A common question that I hear is, “what is the first-indication flow rate?”
Sight flow indicators are a fail proof means of observing flow within a process pipeline. To make it easier to see the flow, often a mechanical indicator is added behind the window… a spinning rotor for example. What people are asking is, what is the minimum flow needed to move the indicator?If you remember your high school physics, then you know an object at rest tends to stay at rest. A very small flow of process fluid or gas may not be enough to overcome the inertia of the indicator. To be useful, a sight flow indicator must be designed into a system in such a way that it will indicate at the lowest flow rate of consequence.
The larger the pipe diameter, the more flow volume is required for first indication. First-indication flow velocity is the opposite. The larger the pipe diameter, the less flow velocity is required for first indication.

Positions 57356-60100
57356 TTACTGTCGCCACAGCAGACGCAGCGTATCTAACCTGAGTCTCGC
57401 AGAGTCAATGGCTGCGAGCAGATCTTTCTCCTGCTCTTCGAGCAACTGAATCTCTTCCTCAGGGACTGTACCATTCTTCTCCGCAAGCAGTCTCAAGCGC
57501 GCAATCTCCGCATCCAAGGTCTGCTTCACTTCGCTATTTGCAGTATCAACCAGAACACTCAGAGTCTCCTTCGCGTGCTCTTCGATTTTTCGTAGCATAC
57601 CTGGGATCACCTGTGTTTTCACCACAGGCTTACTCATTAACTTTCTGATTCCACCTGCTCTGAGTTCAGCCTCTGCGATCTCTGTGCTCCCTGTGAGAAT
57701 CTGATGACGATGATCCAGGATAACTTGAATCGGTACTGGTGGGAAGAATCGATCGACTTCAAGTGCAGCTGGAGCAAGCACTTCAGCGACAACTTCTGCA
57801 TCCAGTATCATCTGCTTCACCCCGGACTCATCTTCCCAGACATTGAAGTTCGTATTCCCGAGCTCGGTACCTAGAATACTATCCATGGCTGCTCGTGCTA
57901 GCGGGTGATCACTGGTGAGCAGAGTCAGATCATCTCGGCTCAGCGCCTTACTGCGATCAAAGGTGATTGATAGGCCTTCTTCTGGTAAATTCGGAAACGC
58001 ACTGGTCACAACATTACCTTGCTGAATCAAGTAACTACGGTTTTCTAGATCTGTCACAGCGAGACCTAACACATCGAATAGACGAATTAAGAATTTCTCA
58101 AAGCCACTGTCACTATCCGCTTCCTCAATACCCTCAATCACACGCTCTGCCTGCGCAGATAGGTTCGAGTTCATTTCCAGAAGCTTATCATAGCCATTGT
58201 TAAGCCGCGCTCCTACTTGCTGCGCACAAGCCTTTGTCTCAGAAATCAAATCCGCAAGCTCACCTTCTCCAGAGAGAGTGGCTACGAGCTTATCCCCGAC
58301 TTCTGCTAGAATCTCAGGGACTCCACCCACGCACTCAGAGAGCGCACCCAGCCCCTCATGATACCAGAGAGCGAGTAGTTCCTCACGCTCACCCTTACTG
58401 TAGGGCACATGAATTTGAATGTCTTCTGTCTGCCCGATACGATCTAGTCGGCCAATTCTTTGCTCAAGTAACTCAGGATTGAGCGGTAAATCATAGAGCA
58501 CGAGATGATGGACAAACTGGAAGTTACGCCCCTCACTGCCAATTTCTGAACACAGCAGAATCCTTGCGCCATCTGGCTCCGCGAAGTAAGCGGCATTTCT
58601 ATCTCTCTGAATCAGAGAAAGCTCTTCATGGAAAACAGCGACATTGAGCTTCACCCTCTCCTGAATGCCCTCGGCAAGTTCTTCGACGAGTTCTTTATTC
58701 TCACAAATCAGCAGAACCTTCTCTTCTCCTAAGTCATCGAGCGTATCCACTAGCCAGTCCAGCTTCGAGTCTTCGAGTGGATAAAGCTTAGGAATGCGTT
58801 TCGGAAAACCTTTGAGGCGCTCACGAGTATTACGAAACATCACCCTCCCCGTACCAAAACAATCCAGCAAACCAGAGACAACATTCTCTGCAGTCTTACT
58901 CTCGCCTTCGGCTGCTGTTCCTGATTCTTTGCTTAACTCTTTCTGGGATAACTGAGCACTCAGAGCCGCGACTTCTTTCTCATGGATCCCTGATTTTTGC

This is typically expressed in a chart or table, showing the minimum flow volume or minimum flow velocity for pipes of various sizes. You can see them when you download our Guide to First-Indication Flow Rates of Sight Flow Indicators.
The guide also features application tips about direction of flow, pipe size and directional orientation, characteristics of the process material, and situations where certain types of flow indicators are not recommended.
In an application, if the flow is too low to provide indication, then a smaller pipe may be installed, which may include a measurement line in parallel with the main pipe.
Beyond first-indication, there are many considerations for specifying a sight flow indicator into a process system. Foremost is which type of indicator best fits the application.